Options for funding education

College costs continue to climb, and many parents and students find themselves unable to afford their children’s educations because of this. Costs of education, both public and private. What choices do you have when it comes to funding your education?

After-tax monies can be put into a 529 plan, allowing for tax-free growth. When used to pay for eligible educational expenditures, withdrawals from an IRA are free of federal income tax. Savings plans similar to an IRA can be used to pay for a student’s college education at the school of his or her choice. Prepaid plans, on the other hand, allow you to pay for a portion or the entire cost of an in-state public college education in advance.

The cash value of some types of life insurance can also be used as a death bonus if the policyholder dies. When the child is old enough to go to college, you can cash in on the value you’ve built up over the years. Keep in mind that cashing out the policy’s cash value could impair the policy’s death payout.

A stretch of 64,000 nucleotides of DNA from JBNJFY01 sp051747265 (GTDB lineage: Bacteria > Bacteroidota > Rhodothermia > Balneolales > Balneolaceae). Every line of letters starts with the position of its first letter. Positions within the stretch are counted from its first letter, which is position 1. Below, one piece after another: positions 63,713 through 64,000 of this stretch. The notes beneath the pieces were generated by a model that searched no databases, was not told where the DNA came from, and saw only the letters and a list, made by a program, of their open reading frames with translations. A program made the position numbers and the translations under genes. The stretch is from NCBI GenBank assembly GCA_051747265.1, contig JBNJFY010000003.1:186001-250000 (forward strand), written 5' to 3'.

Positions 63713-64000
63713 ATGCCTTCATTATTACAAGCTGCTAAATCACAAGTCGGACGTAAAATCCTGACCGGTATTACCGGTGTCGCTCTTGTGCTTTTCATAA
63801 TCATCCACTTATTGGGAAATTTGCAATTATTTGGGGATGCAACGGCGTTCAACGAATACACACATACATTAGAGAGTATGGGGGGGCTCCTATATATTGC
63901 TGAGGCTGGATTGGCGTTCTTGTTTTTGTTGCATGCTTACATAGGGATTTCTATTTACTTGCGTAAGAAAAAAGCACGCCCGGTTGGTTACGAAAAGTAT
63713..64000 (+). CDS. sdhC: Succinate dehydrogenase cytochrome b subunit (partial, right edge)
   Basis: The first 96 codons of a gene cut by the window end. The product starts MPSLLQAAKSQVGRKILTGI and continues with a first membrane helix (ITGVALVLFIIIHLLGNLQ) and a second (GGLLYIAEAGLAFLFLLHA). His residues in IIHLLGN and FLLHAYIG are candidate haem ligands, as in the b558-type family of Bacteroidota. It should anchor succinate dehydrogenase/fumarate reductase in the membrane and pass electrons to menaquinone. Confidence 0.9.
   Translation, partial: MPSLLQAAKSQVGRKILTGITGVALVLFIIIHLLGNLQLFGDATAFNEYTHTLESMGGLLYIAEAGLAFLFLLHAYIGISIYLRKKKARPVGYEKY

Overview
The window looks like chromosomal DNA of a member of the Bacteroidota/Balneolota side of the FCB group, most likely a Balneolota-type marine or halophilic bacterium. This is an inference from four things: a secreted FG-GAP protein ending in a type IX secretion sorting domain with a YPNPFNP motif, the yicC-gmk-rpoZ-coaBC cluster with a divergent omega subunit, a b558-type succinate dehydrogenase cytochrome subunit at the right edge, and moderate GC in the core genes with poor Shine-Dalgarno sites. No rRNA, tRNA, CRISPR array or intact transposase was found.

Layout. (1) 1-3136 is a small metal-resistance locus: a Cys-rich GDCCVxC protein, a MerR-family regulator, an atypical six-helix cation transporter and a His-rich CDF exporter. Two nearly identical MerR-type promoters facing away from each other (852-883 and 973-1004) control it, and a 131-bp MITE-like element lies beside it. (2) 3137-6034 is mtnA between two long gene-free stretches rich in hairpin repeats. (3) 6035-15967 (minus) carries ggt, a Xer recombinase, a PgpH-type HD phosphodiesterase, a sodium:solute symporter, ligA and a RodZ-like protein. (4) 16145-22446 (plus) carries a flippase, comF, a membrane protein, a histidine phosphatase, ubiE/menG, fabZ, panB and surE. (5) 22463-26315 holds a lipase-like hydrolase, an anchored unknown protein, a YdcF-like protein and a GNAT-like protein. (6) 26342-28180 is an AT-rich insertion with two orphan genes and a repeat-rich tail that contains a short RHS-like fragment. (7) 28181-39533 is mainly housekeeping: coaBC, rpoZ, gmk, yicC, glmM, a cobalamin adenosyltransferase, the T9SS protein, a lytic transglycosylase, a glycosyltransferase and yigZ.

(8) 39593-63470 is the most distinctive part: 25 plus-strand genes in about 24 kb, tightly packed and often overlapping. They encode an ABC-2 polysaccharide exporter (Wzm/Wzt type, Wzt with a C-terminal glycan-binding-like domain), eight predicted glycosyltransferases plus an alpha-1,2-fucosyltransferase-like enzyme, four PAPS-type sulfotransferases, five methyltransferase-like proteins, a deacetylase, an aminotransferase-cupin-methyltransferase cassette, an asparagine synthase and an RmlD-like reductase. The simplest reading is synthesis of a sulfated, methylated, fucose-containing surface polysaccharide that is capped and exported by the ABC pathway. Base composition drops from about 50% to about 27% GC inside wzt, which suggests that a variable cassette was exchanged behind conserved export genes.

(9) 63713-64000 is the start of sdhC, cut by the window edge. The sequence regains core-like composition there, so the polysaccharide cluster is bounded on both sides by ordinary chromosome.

Although student loans might be useful, the student must remember that they will likely be responsible for repaying them in the future. Other financial objectives could be achieved with these funds. If borrowing is necessary, parents can deduct the interest on a home equity loan when filing their taxes.

For the 2017 tax year, parents and grandparents can give up to $14,000 to each of their children without incurring a gift tax.

Full-time students are eligible for the American Opportunity Tax Credit and the Lifetime Learning Credit. Be careful to visit the IRS website to discover which choice is best for your family based on the household income guidelines.

Parents, guardians, and other qualified individuals can make annual contributions of up to $2,000 on behalf of their eligible minor children in an Education Savings Account (ESA). There are no taxes to be paid on education-related withdrawals from an IRA. There are 30 days from the participant’s 30th birthday to disperse all of their funds.